Looking after your immune system Factsheet

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Not enough is known about Covid­ 19 to recommend specific advice that helps protect against this virus but there are many things we can do to generally boost our immunity in these worrying times.

Our immunity is affected by many things ­ what we eat and drink, how often we exercise, whether we go outside into the sunshine, the quality of our sleep and how stressed we are. Understanding these factors in more detail may be helpful to adopt immune­boosting changes and habits in our daily lives:

What to eat and drink

Vitamin C
Research suggests eating plenty of food rich in vitamin C does seem to help support your immunity (1). Examples of these foods are: Cabbage, broccoli, green leafy vegetables, red peppers (capsicums), brussels sprouts, oranges, blackcurrants (and other dark berries such as blueberries/blackberries).

Vitamin D
Research indicates that Vitamin D can help support the immune system (2). Vitamin D is not found in sufficiently high quantities in most foods, but there are higher amounts in oily fish such as sardines, in foods fortified with vitamin D, and in mushrooms that have been exposed to sunlight ­ on a sunny window ledge, for example (3). The NHS recommends enhancing the vitamin D from your diet with 10mcg per day, from a supplement, during autumn and winter months (4).

Some studies have shown that the mineral zinc appears to help support the body’s immune systems (1). Zinc­ rich foods are: Oysters (including from a can), shellfish and fish, popcorn, seeds (in particular pumpkin seeds), walnuts, almonds, muesli (because of the nuts/seeds), tomato sauce/paste.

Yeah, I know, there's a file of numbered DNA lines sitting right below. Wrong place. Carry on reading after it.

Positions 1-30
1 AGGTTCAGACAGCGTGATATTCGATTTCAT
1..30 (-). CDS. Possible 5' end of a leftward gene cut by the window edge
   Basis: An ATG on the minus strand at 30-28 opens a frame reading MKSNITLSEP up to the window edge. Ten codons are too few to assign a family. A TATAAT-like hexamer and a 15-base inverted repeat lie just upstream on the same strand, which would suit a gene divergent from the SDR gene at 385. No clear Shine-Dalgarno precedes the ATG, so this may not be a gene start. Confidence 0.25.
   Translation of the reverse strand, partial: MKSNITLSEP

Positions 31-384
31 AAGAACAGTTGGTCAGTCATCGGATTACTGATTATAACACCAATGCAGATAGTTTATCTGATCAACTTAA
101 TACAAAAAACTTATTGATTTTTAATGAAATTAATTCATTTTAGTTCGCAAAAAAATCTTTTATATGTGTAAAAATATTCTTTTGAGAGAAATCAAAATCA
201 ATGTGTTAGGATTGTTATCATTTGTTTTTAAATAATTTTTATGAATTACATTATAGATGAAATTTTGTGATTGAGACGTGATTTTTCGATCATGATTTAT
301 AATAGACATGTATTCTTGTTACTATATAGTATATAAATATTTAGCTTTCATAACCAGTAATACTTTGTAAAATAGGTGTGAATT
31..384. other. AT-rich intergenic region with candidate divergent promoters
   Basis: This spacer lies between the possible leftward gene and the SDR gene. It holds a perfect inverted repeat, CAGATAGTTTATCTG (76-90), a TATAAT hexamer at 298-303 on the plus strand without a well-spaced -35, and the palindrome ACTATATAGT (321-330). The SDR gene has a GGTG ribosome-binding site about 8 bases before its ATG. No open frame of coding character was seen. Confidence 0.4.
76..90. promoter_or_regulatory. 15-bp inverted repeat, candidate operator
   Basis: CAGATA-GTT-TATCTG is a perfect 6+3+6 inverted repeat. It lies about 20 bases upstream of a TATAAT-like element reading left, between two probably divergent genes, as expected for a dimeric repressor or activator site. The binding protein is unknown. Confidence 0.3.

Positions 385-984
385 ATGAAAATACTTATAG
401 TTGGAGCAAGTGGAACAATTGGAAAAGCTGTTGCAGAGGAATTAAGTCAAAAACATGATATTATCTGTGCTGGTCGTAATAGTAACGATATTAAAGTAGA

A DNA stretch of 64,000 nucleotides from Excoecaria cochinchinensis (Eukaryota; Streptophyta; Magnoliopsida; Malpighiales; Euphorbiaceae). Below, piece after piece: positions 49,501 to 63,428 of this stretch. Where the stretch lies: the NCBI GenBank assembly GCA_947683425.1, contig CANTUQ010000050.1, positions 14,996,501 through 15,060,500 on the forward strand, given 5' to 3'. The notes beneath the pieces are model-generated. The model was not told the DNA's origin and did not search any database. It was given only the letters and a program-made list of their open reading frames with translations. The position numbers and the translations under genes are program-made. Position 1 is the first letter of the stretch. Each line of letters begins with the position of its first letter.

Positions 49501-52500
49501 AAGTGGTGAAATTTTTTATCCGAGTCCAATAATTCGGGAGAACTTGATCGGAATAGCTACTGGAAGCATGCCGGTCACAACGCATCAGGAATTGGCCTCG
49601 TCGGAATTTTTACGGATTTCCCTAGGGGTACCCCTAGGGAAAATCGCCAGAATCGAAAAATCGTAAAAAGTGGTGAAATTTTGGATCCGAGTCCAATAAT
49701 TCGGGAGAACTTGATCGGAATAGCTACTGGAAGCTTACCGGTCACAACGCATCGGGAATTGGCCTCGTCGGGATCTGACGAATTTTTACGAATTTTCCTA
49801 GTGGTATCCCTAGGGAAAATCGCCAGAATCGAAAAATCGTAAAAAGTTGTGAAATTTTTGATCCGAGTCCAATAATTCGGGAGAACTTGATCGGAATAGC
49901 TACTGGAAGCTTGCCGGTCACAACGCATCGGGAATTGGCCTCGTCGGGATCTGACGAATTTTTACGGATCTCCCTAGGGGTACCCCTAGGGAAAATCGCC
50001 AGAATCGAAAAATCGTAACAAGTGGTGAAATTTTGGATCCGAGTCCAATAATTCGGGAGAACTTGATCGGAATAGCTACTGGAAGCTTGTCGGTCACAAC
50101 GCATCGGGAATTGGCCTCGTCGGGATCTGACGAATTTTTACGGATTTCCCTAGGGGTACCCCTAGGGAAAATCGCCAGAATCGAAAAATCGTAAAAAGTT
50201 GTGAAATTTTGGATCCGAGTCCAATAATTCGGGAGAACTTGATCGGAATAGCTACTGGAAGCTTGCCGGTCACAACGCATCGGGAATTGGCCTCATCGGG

Prebiotic Foods
These are foods that feed your gut microbiota. This can help boost immunity because a great deal of the body’s work to fight off viruses and bacteria infection takes place in the gut. In general, most vegetables contain prebiotics, as do fruit, nuts, seeds, legumes, pulses, and whole grains. Further examples from research: Jerusalem artichokes, chicory, radicchio, rocket, garlic, onion, leek, spring onion, asparagus, beetroot, fennel bulb, green peas, snow peas, sweetcorn, cabbage especially savoy cabbage, artichokes, apples, dark berries, and ginger.

Fermented Foods
These are foods which contain live bacteria that are beneficial to the gut microbiota and the lining of the gut. Fermented foods examples: Natural kefir, natural yoghurt, sauerkraut, kimchi and live apple cider vinegar. Food and drink to limit: Sugary food and drinks, and food with a lot of white flour ingredients may reduce your immune functions (5).


Exercise boosts the immunity and helps keep us healthy; it also helps to reduce stress. Try being creative with exercise, as any movement helps. Even a little bit of moving around makes a big difference:

­- dance to your favourite songs
­- go online for workouts from home, use an app or video for inspiration
­- if you have stairs, run up and down them